There are a lot of memorable moments that come with activity as adventurous as camping. You might find new species of plants, meet small forest critters, make enjoyable memories with your loved ones or by yourself as well. But with good things, come the bad ones at times, too. From having to fight a bear to have to get sap out of clothes when camping – anything can happen when you’re camping outdoors.
One minute you’re in your relatively clean attire, and the next thing you know – the tree you were leaning against, for a moment of shut-eye, has smeared sap all over your clothing. When that sap dries, it will become increasingly even more so difficult to remove it. It will cling to every fiber of your shirt or trouser and refuse to come out through a simple wash. Hence, it is crucial to know how to remove it.
Although fighting a bear is a task all too difficult, you can know how to remove sap from your clothes with no trouble by following a few easy instructions.
What items will you require for this task?
What steps should you follow for best results?
Step 1: To freeze the sap
As the sap is a gooey substance, it sticks to your clothing rather stubbornly. It can seep through the material of fabric and cling to each fiber of its making. Hence, it is a crucial task to make sure that the sap has been hardened into a brittle substance, which makes it easier to remove. Freezing the sap will turn it cold, and hard.
Step 2: To scrape it off
Now that you have a relatively hard matter, you can scrape it off with a blunt object. Just like chewing gum is easier to scrape off when it hardens, the sap is another adhesive item of that sort. If it does not come out in one go, you can crack it into smaller bits, and then easily remove it by sticking it into the adhesive of tape and extracting it out.
Step 3: Decide on which solvent to use
Although you have many options at hand, it is necessary to realize the graveness with which the sap has ruined, or stuck to, your shirt or pant. The foremost reason for sap being unable to get rid of through a wash is because it is hydrophobic – or in other words, it does not dissolve in water. Choosing the right solvent is important with consideration to the fabric of your clothes – if it’s delicate, avoid alcohols; if it stains easily – avoid oils.
Step 4: Apply the solvent onto the remaining sap
Whatever has remained in your clothing after scraping the sap off, is to be gently scrubbed off with the use of a solvent. Apply it over the stain, and continue with the ministrations until you’re sure that most of it is out. Then, leave some of the solvents on the stain for it to moisten.
Step 5: Throw the clothes into the washer
With the solvent tact on the stain, place the clothes into your washer, along with an ample amount of detergent. Make sure not to mix it with other clothes in your laundry, and to wash it in the highest setting. Furthermore, it is crucial to use the right kind of detergent and the right amount. There are different detergents for different types of fabrics and stains, as well. Hence, you need to be smart with opting for it.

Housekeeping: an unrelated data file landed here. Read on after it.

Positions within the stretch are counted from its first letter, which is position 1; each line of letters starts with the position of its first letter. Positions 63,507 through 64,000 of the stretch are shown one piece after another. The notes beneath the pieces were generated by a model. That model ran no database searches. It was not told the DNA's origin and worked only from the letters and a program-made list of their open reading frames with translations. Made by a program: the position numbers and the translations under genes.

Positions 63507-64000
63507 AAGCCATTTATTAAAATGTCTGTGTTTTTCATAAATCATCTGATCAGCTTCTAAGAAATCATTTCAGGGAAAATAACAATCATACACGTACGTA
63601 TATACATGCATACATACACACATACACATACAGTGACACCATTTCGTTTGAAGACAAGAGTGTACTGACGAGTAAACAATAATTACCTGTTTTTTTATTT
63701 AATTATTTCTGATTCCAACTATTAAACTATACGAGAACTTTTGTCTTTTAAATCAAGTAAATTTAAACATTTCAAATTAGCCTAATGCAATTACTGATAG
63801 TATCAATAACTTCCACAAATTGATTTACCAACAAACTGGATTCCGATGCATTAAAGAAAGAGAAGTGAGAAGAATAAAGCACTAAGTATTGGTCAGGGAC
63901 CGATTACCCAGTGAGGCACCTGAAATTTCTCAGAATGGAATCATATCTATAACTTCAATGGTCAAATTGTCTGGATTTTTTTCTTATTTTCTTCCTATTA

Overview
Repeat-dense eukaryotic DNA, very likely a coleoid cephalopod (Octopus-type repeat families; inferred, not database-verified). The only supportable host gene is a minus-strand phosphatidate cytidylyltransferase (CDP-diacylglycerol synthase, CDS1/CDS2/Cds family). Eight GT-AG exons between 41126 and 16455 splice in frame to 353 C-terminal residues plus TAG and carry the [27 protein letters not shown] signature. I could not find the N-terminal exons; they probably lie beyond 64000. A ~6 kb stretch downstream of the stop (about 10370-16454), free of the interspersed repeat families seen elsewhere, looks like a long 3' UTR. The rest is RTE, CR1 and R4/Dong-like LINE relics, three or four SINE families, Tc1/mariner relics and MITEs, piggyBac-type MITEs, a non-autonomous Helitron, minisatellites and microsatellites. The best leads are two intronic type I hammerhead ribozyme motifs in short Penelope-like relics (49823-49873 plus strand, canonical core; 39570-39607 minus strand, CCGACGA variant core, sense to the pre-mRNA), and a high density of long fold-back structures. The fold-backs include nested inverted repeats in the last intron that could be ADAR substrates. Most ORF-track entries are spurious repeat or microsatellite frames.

If you do not have a washer with you, then you can also scrub it with your own hands. Using a bucket of clean water, and enough correct detergent, you can wash the clothes with your hands till you are satisfied that the stain has been removed. If available, use hot water in place of normal temperature for best results.
Step 6: Make sure to dry it out
Now that the clothes have been washed properly, you can leave them out to dry. Because only after drying will you get to know whether the sap has truly been removed or not. The preferable option for drying it is a dryer – a machine, as it will wring the clothes out to their extent and make sure they’re completely dry before meeting the moisture of the air. But, hanging the clothes on a clothesline under the sun and within the wind is also a viable option, especially if you’re camping outside.
After being acknowledged with the do’s and don’ts of how to remove sap stains out of your clothes, you might consider this task easy. Sometimes, you might not be equipped with the materials that are required to remove the stain. Hence, there are optional alternatives given within each step.
The only important decision making goes into the choosing of solvent; you should choose a hand sanitizer if you’re not too sure about the fabric of your cloth. Since hand sanitizer, albeit alcohol, is mild and non-damaging. Furthermore, if you are camping outdoors with no machinery available around you, it’s okay to wash the clothes with your hand, wring them out nicely, before drying them on a clothesline.
You cannot fight a bear at the end of this guide, but you can surely have sap free clothes.